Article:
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Opinion of the Court.

268 U.S.

effect of this threatened non-union Bache-Denman operation. The conclusion they reached was that its success would affect so injuriously the trade of the Central Coal & Coke Company in shipping and selling coal in the neighboring States, that this company, the largest coal producer in that section, would have to become nonunion. He talked specifically to several members of the Board and of the Union who, the evidence shows, were shown to be actively engaged in the battle of July 17th.

In addition to this, the testimony of McNamara, already discussed, while ineffective to establish the complicity of the International Union with this conspiracy, contains much, if credited, from which the jury could reasonably infer that the purpose of the union miners in District No. 21 and the local unions engaged in the plan was to destroy the power of the owners and lessees of the Bache-Denman mines to send their output into interstate commerce to compete with that of union mines in Oklahoma, in Kansas, in Louisiana markets and elsewhere. It appeared that 80 per cent. of all the product of the mines in Sebastian County went into other States.

New and more elaborate evidence was also introduced in the second trial as to the capacity of the Bache-Denman mines under the open shop. In our previous opinion we declined to hold that the mere elimination from interstate trade of 5,000 tons a week, which we took to be the practical limit of capacity of the plaintiffs, was significant in the total tonnage of the country or state or that its stoppage furnished a basis of itself for inferring a palpable and intentional restraint of interstate trade with which the defendants could be charged even though coal could be produced at a reduced cost under non-union conditions. The amount we assumed was based on the averments of the third amended bill in which the normal gross income from the four mines of the plaintiffs used by them, and which were destroyed, was alleged to be in good times be


Opinion of the Court.


fore the trouble something more than $465,000 a year. At the price at which coal usually sold at the mine, this would make the output 5,000 tons a week. In a petition for a rehearing, plaintiffs urged upon us that this was an error and that the potential capacity of all the mines owned and leased by the Bache-Denman Company in that region, nine in number, was 5,000 tons a day rather than 5,000 tons a week. In the view we took of the evidence then before us, we had only the isolated circumstance of the reduction in shipment of the normal product of the four mines destroyed, without other evidence to show an actual intent and plan on the part of the defendants thereby to restrain interstate commerce. Whatever error therefore might have been made in stating the capacity of all the mines of the plaintiffs could not affect our conclusion, and the rehearing was denied. In the second trial, however, the total possible capacity not only of the destroyed mines but of the other unworked mines of plaintiffs became more important, in view of the direct testimony as to the moving purpose of District No. 21 to restrain and prevent plaintiffs' competition. The possible total to which their production might be brought was testified to by a number of new expert witnesess who were familiar with the mines and the business of mining and selling coal in the markets of the neighboring States. The conclusion of some of these witnesses was that with the union restrictions removed and a regular demand for the coal, the capacity of all the mines, owned and leased by the plaintiffs, those destroyed and those uninjured, could have been increased to substantially more than 5,000 tons a day. Such conclusion was possibly subject to criticism as exaggerated and speculative, and dependent on conditions probably not realizable, but it was all relevant evidence for the jury to consider and weigh as a circumstance with the rest of the new testimony in proof of intent of the leaders of District No. 21 to prevent shipments to neighboring States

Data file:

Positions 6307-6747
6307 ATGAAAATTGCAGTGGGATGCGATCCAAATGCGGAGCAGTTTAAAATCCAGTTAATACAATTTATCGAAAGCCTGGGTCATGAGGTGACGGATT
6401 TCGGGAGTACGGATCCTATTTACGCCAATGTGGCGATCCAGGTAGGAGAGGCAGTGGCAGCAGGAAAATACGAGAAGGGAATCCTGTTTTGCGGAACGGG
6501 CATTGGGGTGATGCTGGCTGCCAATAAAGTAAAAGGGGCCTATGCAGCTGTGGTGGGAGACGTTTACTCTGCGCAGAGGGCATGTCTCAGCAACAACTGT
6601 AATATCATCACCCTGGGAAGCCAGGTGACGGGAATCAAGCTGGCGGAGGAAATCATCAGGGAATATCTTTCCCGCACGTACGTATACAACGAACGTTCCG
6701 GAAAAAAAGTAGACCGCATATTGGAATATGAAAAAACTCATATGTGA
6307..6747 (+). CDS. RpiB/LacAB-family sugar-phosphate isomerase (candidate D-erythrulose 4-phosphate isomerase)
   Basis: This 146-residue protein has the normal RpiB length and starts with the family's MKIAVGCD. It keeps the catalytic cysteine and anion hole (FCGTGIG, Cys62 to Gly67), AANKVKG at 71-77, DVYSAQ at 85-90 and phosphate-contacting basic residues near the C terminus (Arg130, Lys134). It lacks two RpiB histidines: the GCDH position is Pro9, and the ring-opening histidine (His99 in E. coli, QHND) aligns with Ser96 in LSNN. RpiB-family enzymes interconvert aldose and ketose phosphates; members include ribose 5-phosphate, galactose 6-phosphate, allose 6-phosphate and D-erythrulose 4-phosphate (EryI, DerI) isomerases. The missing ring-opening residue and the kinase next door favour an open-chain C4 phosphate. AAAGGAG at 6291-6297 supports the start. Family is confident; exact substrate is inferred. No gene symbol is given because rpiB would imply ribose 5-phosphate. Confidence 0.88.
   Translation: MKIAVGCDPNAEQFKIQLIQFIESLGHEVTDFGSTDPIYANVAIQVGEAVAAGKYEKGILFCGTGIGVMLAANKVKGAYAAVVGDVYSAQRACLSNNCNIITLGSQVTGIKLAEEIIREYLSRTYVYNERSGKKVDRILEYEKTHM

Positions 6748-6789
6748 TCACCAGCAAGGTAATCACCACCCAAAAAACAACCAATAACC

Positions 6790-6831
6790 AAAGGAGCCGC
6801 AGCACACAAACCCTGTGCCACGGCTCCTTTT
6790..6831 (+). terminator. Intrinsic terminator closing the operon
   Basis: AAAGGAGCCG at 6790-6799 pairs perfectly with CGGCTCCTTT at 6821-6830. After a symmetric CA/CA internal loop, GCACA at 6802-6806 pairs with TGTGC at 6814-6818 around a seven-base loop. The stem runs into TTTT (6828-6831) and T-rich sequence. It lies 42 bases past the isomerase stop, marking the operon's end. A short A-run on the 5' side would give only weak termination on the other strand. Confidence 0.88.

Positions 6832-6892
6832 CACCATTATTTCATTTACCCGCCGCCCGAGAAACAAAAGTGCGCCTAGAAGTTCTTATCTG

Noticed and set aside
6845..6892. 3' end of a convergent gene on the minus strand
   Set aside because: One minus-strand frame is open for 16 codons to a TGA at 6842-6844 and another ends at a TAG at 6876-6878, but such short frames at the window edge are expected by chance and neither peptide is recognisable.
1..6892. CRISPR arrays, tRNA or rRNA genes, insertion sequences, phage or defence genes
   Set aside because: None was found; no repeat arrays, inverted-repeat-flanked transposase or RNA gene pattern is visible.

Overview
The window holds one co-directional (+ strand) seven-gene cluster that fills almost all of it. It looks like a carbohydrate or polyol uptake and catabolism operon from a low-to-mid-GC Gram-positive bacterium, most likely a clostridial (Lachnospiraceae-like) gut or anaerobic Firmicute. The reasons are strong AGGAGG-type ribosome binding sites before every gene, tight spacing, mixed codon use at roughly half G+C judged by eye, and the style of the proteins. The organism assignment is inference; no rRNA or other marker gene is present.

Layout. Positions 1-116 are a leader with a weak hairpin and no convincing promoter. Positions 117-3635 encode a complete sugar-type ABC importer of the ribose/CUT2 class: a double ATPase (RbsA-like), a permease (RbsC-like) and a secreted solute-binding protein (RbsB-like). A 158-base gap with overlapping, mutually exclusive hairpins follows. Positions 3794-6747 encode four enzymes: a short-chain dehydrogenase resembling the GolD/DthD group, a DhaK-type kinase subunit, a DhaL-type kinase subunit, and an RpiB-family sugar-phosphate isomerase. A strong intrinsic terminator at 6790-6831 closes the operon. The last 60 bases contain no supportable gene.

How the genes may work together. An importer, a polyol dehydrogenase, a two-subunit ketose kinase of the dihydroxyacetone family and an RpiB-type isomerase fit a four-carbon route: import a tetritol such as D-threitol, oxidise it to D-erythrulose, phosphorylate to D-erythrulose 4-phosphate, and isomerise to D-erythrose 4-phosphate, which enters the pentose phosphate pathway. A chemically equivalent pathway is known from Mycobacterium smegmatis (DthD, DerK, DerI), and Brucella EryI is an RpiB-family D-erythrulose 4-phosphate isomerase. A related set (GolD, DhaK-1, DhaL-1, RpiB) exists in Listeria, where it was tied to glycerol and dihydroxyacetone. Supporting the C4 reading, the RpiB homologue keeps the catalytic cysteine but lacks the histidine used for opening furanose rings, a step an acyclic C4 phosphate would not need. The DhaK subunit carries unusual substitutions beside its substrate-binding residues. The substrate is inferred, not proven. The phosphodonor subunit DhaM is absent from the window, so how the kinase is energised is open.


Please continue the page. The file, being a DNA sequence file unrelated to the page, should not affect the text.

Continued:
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of such an amount of non-union coal at non-union cost. There was also new evidence tending to show the knowledge by Hanraty, Stewart and other leaders of District No. 21 of the character of plaintiffs mines and their capacity.

The mere reduction in the supply of an article to be shipped in interstate commerce by the illegal or tortious prevention of its manufacture or production is ordinarily an indirect and remote obstruction to that commerce. But when the intent of those unlawfully preventing the manufacture or production is shown to be to restrain or control the supply entering and moving in interstate commerce, or the price of it in interstate markets, their action is a direct violation of the Anti-Trust Act. United Mine